Can My Spouse Come after My Business in a San Antonio Divorce?

Can My Spouse Come after My Business in a San Antonio Divorce? If you own a business and are facing a divorce, you might wonder if your spouse will have rights to your business. Will you have to divide the business with your spouse? Will you be able to keep running the business after the divorce? Adding one or more businesses to the division of property required by a divorce makes that process even more complicated. Who has property rights to your business and what happens to your business depends on whether it is judged to be “separate” or “community” property under Texas law, and whether you have entered into any agreement about how to treat the business in the divorce.

How does Texas divide marital assets in divorce?

Texas is one of nine community property states that view the assets accumulated during a marriage as community property owned by both spouses. Texas Family Code specifically defines the marriage relationship and the couple’s marital property rights as either separate or community property rights. To be separate, property must be owned by one of the spouses before marriage, or acquired during the marriage as a gift, by inheritance, or due to recovery for personal injuries during the marriage (excluding loss of earnings) (Sec. 3.001).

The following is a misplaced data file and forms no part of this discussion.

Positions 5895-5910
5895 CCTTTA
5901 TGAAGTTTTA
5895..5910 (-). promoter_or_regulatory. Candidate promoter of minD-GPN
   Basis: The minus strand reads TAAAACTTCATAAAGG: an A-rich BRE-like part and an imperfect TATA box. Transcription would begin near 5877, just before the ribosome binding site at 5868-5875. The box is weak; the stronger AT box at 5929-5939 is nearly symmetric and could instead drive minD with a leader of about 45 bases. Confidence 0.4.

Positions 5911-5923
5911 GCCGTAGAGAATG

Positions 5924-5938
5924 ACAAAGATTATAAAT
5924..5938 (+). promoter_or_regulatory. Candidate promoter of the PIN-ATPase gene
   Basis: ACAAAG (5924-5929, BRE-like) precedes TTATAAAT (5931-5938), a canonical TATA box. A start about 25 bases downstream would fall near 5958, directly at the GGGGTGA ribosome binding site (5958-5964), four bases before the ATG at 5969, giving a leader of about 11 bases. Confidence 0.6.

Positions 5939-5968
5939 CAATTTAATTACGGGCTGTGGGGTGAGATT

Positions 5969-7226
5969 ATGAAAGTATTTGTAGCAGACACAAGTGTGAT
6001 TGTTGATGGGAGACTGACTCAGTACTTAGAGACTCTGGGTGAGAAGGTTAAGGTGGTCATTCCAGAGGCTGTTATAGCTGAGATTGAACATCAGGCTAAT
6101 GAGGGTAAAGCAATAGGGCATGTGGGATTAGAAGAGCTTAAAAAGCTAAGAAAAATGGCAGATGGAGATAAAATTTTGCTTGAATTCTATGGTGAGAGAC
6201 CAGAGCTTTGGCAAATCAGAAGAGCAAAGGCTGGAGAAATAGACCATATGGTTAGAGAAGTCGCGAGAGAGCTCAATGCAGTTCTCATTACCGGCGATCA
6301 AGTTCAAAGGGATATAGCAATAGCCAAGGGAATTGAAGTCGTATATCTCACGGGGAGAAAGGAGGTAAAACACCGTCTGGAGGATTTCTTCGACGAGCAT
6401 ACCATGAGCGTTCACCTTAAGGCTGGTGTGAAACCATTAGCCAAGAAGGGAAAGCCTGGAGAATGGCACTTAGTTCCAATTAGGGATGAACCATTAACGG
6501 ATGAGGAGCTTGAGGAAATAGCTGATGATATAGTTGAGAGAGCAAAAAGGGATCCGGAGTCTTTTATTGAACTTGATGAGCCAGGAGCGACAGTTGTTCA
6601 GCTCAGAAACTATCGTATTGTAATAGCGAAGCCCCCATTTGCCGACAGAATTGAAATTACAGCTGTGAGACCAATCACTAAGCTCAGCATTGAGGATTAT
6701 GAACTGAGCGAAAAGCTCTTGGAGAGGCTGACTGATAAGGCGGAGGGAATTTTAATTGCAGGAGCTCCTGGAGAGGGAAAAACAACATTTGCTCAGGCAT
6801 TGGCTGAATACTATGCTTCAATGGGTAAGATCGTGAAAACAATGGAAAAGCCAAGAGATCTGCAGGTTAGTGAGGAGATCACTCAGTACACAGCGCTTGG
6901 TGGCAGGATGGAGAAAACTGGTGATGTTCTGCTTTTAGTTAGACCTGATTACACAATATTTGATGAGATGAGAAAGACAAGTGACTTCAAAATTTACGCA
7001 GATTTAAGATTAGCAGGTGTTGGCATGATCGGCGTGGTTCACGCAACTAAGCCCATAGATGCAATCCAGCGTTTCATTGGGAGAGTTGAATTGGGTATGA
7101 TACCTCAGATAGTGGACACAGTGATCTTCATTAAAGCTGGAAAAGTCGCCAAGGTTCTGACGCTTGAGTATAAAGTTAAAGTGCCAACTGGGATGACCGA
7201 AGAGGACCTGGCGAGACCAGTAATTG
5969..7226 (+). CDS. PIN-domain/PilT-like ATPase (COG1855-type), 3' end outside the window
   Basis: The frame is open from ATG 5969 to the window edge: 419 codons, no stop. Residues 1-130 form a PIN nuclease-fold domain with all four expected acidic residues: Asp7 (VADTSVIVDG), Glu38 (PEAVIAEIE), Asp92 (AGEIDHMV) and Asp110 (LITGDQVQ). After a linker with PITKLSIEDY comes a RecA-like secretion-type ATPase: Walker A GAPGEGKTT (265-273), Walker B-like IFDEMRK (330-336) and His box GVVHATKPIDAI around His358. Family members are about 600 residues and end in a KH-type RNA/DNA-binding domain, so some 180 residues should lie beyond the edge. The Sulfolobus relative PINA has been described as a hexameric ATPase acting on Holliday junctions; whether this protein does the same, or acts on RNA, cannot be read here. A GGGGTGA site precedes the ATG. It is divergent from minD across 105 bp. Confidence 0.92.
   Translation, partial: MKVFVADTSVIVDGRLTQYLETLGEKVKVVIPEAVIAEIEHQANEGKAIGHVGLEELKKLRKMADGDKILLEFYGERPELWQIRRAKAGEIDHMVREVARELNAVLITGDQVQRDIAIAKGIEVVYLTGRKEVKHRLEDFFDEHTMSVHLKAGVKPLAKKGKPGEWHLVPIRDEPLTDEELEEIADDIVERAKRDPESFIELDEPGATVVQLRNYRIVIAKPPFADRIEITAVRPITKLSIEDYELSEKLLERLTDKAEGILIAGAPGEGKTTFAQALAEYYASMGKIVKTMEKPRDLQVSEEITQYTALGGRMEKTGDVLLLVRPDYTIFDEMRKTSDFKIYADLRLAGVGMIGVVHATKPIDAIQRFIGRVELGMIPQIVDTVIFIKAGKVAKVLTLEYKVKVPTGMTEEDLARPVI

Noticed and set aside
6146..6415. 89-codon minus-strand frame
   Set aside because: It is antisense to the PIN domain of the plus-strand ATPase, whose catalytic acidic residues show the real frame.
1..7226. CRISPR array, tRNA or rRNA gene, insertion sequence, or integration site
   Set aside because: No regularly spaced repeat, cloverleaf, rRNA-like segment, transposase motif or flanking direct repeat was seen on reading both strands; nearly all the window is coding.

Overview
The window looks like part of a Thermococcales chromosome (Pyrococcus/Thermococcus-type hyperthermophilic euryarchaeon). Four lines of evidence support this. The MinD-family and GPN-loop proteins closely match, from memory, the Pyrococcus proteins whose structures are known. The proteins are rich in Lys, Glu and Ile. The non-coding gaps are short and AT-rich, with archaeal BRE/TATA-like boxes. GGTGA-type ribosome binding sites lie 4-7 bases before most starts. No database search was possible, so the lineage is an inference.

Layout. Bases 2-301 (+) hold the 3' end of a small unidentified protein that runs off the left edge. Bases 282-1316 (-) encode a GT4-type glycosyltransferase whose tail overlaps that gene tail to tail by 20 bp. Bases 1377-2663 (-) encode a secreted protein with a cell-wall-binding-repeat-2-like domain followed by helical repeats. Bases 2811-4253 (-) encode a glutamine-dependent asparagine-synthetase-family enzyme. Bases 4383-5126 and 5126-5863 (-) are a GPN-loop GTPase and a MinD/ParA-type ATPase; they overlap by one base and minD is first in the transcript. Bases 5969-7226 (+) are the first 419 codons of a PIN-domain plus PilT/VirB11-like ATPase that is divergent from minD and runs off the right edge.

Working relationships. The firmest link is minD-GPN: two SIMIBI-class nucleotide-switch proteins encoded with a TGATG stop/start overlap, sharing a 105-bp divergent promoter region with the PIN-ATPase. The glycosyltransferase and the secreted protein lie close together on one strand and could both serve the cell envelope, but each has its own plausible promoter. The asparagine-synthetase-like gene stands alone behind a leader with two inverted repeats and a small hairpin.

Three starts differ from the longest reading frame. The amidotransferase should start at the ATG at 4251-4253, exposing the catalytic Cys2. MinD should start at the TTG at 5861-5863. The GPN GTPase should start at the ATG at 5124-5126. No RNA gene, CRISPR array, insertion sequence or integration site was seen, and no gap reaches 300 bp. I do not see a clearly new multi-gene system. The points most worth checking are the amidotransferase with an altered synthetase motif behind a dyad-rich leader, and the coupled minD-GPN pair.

Some examples of separate property include:

  • A house purchased by one spouse before the marriage
  • A gift given to one spouse before or during the marriage.
  • Contributions made by a spouse to their own retirement account before the marriage
  • A spouse’s inheritance
  • A spouse’s personal injury settlement

Community property consists of all other property acquired by either spouse during the marriage (Sec. 3.002). All property “possessed by either spouse during or on dissolution of marriage is presumed to be community property” owned by both spouses (Sec. 3.003).  Therefore, unless a party establishes property is owned separately, the parties have agreed it is separate, or have entered into an agreement dividing property, it will be considered owned by both spouses. Characterizing property as separate or community property based on when it was acquired (before or after marriage) is referred to as the “inception of title rule.”

Examples of community property acquired during the marriage include:

  • A house or land
  • A business
  • Vehicles
  • Salaries and wages earned during marriage, even if earned individually, as well as unemployment compensation and payment for lost wages
  • Savings and checking accounts, whether single or joint
  • Contributions to a retirement account made from the date of marriage

Separately owned property is not divided during a divorce, but community property is divided between the spouses. Categorizing property as community property means the spouses own it equally but does not automatically mean the property will be divided 50-50. When entering a divorce decree, courts divide the parties’ estate in a “manner that court deems just and right, having due regard for the rights of each party and any children of the marriage” (Sec. 7.001).

Texas law does not define the terms “just and right.” The courts are left to consider the facts and rights at issue in the divorce to determine the division of the property. Some factors often highlighted include the needs of children, the size of each spouse’s estate, and any fault in causing the divorce.

Are businesses considered community property in San Antonio?